My friend Vic was in town the other day from Los Angeles, so I asked him about his beloved Los Angeles Dodgers. “The hot dogs are $7, the beers $13, parking is $20 and I can’t watch them on TV,” he ranted.
Sure, but what about the team?
That was Tuesday. The Dodgers beat the Padres that night in 12 innings, overcoming a Kenley Jansen blown save. They beat San Diego again Wednesday, pounding out 18 hits in a 13-4 victory. Suddenly, 8-9 looks a lot better than 4-9, which is where the Dodgers stood before their current four-game winning streak. Still, it has been a rocky beginning with Justin Turner on the DL, Jansen struggling with both velocity and movement on his famous cutter, and with some of the big hitters off to slow starts. The Dodgers certainly appear more vulnerable than last season, when they rolled to 104 wins and Game 7 of the World Series.
Put it this way: The Dodgers are currently carrying only 12 position players and half of them are Kemp, Utley, Max Muncy, Enrique Hernandez, Joc Pederson and Kyle Farmer. The ironic part about the Dodgers’ start is that Kemp and Utley have been two of their best hitters, along with Yasmani Grandal, who was persona non grata by the postseason last year as Austin Barnes took over regular catching duties. That’s sort of the concern, however: Relying on Kemp and Utley to be valuable members of the lineup is wishful thinking given their ages and recent production.
The Dodgers, Padres and Braves have all eagerly dumped Kemp in recent seasons and he has been worth minus-0.6 WAR over the past three seasons, in part because of lousy defense. He lost weight over the offseason, and maybe that’s helping, and maybe he’s motivated as he sees his baseball career on life support, but this was a guy who nobody expected to play an inning in a Dodgers uniform. He’s hitting .347/.389/.592, but there is some good fortune driving those numbers: His strikeout rate is over 30 percent and 25 percent of his fly balls have gone for home runs.
Utley was brought back as much for his clubhouse presence and leadership as for what he does between the lines. He’s a decent bench player, but he’s not going to hit .343/.455/.514 all season.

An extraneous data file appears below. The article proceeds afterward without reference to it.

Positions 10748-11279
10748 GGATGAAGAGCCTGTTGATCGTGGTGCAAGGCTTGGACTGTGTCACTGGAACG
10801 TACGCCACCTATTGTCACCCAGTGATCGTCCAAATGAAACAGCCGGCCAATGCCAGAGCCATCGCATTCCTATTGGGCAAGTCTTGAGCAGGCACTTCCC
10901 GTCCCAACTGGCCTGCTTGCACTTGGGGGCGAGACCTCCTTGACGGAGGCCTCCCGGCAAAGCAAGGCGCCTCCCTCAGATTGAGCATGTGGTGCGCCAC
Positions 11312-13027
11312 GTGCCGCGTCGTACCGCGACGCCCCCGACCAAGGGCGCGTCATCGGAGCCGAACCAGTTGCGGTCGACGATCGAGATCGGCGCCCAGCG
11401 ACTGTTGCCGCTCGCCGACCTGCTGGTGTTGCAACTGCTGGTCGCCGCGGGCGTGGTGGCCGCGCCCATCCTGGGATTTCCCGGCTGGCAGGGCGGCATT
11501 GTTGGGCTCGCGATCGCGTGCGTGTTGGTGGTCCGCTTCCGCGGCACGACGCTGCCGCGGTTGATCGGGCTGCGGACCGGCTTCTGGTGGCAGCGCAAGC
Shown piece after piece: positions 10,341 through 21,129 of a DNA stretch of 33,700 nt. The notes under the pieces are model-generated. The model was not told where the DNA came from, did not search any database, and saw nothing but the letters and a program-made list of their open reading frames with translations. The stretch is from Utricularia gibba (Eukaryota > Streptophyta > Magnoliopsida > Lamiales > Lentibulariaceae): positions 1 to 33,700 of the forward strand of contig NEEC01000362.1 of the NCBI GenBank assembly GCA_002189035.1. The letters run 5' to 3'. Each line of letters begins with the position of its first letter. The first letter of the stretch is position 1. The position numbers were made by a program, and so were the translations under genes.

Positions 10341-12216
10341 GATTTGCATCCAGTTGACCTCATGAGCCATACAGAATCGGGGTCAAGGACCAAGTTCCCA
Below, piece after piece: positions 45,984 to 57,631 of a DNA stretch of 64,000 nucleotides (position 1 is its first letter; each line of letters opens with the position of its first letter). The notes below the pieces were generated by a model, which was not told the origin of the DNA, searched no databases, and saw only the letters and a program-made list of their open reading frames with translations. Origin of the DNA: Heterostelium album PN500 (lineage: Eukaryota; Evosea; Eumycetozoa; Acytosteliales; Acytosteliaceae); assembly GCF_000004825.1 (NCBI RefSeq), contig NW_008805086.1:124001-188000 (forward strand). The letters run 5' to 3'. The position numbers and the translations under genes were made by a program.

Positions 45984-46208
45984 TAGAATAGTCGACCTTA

The Dodgers will eventually need last year’s stars to start hitting again. Here’s why that will eventually happen, as we compare 2017 numbers to 2018 for their four core hitters: Yasiel Puig, Corey Seager, Chris Taylor and Cody Bellinger.
All four players are hitting the ball harder with worse overall results -- even though each one has a lower strikeout rate. That should bode well for improved results. Bellinger actually has a higher BABIP, but his fly ball rate, which was one of the highest in the majors last season, is at a meager 16.4 percent this season. That’s why he has just two home runs.
While there are obvious reasons for optimism for these four, they aren’t without some concerns. One by one:
Puig: He does go through stretches when he has trouble launching the ball in the air, but it’s also possible his higher isolated power figure last year was the result of the ball. If the ball has changed slightly this year -- as some have suggested -- maybe he’s back to being a 15-20 homer guy instead of hitting 28 again.
Seager: His power has largely evaporated since last August, when he played through a sore right elbow down the stretch. Over his past 65 games and 276 plate appearances, he has hit just .271/.330/.367 with five home runs. What if the elbow is still an issue?
Taylor: He was a huge surprise in 2017, but also a possible regression candidate. Maybe it was a fluke. His .361 BABIP was high last year, and his 22-3 strikeout-to-walk ratio so far is terrible.
Bellinger: Not only is the fly ball rate down, but his walk rate is half of what it was last season. I wouldn’t read too much into that -- his chase rate is actually down 15 percent from 2017, so he’s controlling the zone. He’s making more contact, just not launching the ball in the air.
On the pitching end, things have gone better. Clayton Kershaw has looked great through four starts, even if his velocity is down a bit. Alex Wood has 22 strikeouts and one walk, and Kenta Maeda and Hyun-Jin Ryu have combined for 40 strikeouts in 29 1/3 innings. Dave Roberts hasn't extended those guys, as Wood, Maeda and Ryu have averaged just 4.9 innings per start, so he’s going to have to get some length at some point from them.
The bullpen had major questions heading into the season, but Jansen wasn’t supposed to be one of them. He has blown two saves -- after blowing just one all last regular season -- and lost a game. He has faced 31 batters and served up three home runs, after allowing five in 2017. He has three walks; he didn’t walk a batter last year until June. The average velocity on the cutter is down 2.2 mph to just 91.1 mph, and maybe more alarming is the pitch has looked flat without that late movement. He has allowed at least one hit in each appearance except one two-batter outing. Maybe it’s a World Series hangover, physical or mental, but Jansen’s struggles are causing a lot of angst in Dodgerland.
What does it all mean? It’s just 17 games. According to FanGraphs, the Dodgers’ odds of winning the NL West have dipped from 85.2 percent at the start of the season to 76.3 percent. They’re still projected as the heavy favorites. Dodgers fans shouldn’t be so alarmed just yet.
Although it would be nice if Seager started hitting, Bellinger popped some home runs and Jansen regained his mojo.